What is happening to a husband and wife would be easy to understand if the story was coming out of Communist China. But it’s happening right here in the United States of America.
On January 6, 2021, Paul and Marilyn Hueper attended a political rally in Washington D.C., featuring President Donald Trump with thousands of other Americans. They said after the rally, they walked over to the U.S. Capitol but never entered the building, trespassed, or committed any violence, vandalism, or theft.
So, what happened to Paul and Marilyn Hueper at their Anchorage, Alaska home, nearly four months after the D.C. riot? On April 28, at 9:00 a.m., FBI agents, weapons drawn, kicked in the Hueper’s door. Agents entered the house and held them at gunpoint before handcuffing them. Agents also handcuffed two house guests, one of them 17 years old. They say they were handcuffed for an hour.
Opening an interview with the Huepers, FOX News Channel host Laura Ingraham said the FBI “Accused the Huepers of storming the U.S. Capitol on January 6 and stealing Nancy Pelosi’s beloved laptop.”
According to the Huepers, the FBI gave them no reason for the intrusion and showed no warrant. They said the FBI interrogated them for two hours before confiscating their laptop, phones, and another curious item.
MSN.com reported, the FBI said they received a tip from an unidentified witness that Marilyn looked like the woman in an FBI “wanted” photograph. Apparently, this was key to providing probable cause to search their home.
Marilyn says the woman in the FBI photograph is not her. She says those are not the clothes she was wearing that day. Aside from similar black coats, their clothing, jewelry, and eye makeup all differ. She also wonders why the FBI didn’t use facial recognition to attempt to identify or clear her.
The FBI provided a statement to The Ingraham Angle saying, “… on April 28, the FBI was conducting court authorized law enforcement activity at the location you are referring to….”
Ingraham said the FBI also told her, “as a matter of practice they wouldn’t describe their interaction.”
“Yeah, I bet they won’t. This does not sound like the United States of America,” commented Ingraham.
Ingraham asked, “Did they apologize after the three hours?” Paul answered, “Only for smashing a big hole in the door. One of the agents felt bad about that, but there was no other apology.”
They said agents came out at 7 a.m., but there was no answer. So, they went to breakfast and came back at 9 o’clock—and kicked in their door.
On July 6, 2021, the couple again appeared on The Ingraham Angle. Now, precisely six months since the near “sacking” of the U.S. government, the FBI has neither identified Marilyn as the woman in the photo nor has cleared the couple of involvement in nicking Nancy’s laptop.
The Huepers said during a trip to San Francisco, from which they’d just returned, the government, having placed them on “special security screening” status, caused them to miss three flights. Agents made them go through security multiple times in Anchorage, Seattle, and San Francisco. They said security ransacked their luggage and even met them at the plane’s boarding door on the runway to search their belongings again.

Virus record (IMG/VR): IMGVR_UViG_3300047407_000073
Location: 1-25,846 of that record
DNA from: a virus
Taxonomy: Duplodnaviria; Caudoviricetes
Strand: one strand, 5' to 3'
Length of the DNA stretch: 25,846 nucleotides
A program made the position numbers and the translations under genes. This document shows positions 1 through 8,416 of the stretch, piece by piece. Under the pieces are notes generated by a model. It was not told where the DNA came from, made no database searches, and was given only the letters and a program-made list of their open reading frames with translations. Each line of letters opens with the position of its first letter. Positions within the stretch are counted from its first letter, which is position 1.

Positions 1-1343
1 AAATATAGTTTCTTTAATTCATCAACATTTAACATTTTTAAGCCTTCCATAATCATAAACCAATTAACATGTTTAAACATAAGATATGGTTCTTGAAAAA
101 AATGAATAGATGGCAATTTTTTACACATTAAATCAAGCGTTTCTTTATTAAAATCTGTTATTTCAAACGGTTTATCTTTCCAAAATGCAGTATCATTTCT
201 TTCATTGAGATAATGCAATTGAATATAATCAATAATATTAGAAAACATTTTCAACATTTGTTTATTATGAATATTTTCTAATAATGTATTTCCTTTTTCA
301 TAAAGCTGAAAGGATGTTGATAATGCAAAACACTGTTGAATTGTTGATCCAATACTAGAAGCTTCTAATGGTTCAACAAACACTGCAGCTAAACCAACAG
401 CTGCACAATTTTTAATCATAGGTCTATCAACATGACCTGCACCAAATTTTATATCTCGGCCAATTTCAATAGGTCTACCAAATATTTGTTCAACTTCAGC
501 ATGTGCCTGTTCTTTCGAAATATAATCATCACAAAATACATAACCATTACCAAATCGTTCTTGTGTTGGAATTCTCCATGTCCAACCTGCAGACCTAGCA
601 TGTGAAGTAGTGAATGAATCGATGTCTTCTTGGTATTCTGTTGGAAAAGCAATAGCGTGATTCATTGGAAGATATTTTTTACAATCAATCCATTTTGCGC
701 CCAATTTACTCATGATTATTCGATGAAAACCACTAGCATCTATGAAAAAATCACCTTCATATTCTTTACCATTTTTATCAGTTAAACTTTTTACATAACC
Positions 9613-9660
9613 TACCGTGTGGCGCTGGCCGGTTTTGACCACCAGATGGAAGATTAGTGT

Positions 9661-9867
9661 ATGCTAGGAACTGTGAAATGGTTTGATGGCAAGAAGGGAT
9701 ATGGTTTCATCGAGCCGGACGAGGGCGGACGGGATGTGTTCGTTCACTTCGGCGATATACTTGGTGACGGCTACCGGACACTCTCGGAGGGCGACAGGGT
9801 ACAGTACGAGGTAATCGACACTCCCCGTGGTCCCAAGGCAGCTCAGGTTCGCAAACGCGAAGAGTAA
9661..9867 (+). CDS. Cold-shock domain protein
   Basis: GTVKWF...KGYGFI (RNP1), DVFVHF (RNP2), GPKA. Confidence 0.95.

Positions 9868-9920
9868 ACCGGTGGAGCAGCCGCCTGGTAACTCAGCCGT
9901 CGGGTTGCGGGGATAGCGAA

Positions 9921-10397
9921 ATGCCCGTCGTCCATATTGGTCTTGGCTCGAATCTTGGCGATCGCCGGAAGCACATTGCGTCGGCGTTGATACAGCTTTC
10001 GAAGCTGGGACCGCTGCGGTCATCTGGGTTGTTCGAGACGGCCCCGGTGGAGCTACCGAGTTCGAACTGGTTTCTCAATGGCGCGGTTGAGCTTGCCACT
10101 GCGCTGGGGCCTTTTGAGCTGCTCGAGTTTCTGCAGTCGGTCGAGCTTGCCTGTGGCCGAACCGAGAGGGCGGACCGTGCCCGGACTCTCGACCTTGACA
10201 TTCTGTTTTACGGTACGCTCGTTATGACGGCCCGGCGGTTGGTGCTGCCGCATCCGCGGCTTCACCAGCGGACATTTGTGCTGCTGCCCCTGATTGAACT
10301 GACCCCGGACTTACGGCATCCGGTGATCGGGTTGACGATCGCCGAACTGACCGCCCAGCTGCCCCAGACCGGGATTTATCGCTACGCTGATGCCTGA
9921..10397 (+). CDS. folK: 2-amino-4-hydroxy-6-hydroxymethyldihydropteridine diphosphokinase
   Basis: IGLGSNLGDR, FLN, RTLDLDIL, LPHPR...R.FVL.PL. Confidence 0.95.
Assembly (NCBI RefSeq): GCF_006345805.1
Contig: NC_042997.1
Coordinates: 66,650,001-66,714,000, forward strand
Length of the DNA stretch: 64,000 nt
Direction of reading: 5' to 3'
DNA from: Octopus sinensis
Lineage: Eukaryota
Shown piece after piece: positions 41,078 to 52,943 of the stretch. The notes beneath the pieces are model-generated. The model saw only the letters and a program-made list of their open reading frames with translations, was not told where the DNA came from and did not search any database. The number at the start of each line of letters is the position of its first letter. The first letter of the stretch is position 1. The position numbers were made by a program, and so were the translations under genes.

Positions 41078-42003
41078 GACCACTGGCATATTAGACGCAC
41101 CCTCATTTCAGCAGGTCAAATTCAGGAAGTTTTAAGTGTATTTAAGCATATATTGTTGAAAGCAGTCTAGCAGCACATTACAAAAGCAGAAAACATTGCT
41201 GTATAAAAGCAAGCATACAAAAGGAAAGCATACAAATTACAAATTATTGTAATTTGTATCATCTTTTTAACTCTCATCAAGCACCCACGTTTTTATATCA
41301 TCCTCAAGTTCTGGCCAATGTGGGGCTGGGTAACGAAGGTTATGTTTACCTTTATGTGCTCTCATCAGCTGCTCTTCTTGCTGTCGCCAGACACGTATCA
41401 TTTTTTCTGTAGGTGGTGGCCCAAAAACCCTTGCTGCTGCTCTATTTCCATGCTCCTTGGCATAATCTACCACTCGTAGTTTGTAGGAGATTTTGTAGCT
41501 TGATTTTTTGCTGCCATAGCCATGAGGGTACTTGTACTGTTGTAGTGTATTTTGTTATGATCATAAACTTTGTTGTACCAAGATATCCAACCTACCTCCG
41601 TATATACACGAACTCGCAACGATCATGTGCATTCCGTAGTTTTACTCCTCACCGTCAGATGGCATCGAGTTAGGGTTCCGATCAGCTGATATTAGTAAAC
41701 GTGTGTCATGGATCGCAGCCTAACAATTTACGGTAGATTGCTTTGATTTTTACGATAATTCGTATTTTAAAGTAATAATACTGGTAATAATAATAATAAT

Ingraham, incensed, said, “Everybody in the country needs to know this. You are being treated as if you are on a terror watch list… because you actually attended a rally and walked to the Capitol and didn’t even go into the Capitol. You’re being treated like a domestic terror threat. Is that the way it makes you feel like?” Paul answered, “They know they’ve got the wrong couple, and they won’t let it go.”
Ingraham played a clip of Rep. Jim Jordan (R-OH) questioning FBI Director Christopher Ray during a recent congressional hearing. Regarding the intrusion into the Hueper’s home in April, Jordan had some tough questions for Ray.
Jordan asked why the FBI seized the Constitution. Ray answered, inertly, the FBI can’t discuss specific cases. Jordan pressed Ray. “Is it the habit of the FBI to take Constitutions from people you’re interrogating?”
Ray, seemingly obtuse, answered, “I don’t know if it’s a habit to pursue any particular document. We just seize the evidence that’s relevant to what’s in the search warrant affidavit.”
So, Ingraham, an attorney who clerked for U.S. Supreme Court Justice Clarence Thomas, said she and her staff looked over the affidavit to find what relevance a copy of the U.S. Constitution could have to the investigation.
She said the only thing they found that might apply was, “Information… indicating the state of mind, e.g., intent… related to the criminal activity under investigation.”
Conservatives believe the FBI thinks interest or even reverence for a document FBI Director Ray has sworn an oath to uphold and defend can indicate a person’s “state of mind” and discern their intent to commit a crime.
The Huepers are not alone. Americans in several states are being persecuted for their conservative political beliefs. In Seattle, six police officers, who also attended the rally, with no evidence they participated in the riots, remain under investigation. Similar to the Huepers’ devices, the officers were “forced to turn over phone data, personal documents, and bank statements…” from January 6, under threats of termination.
The Huepers have set up a website to tell their story.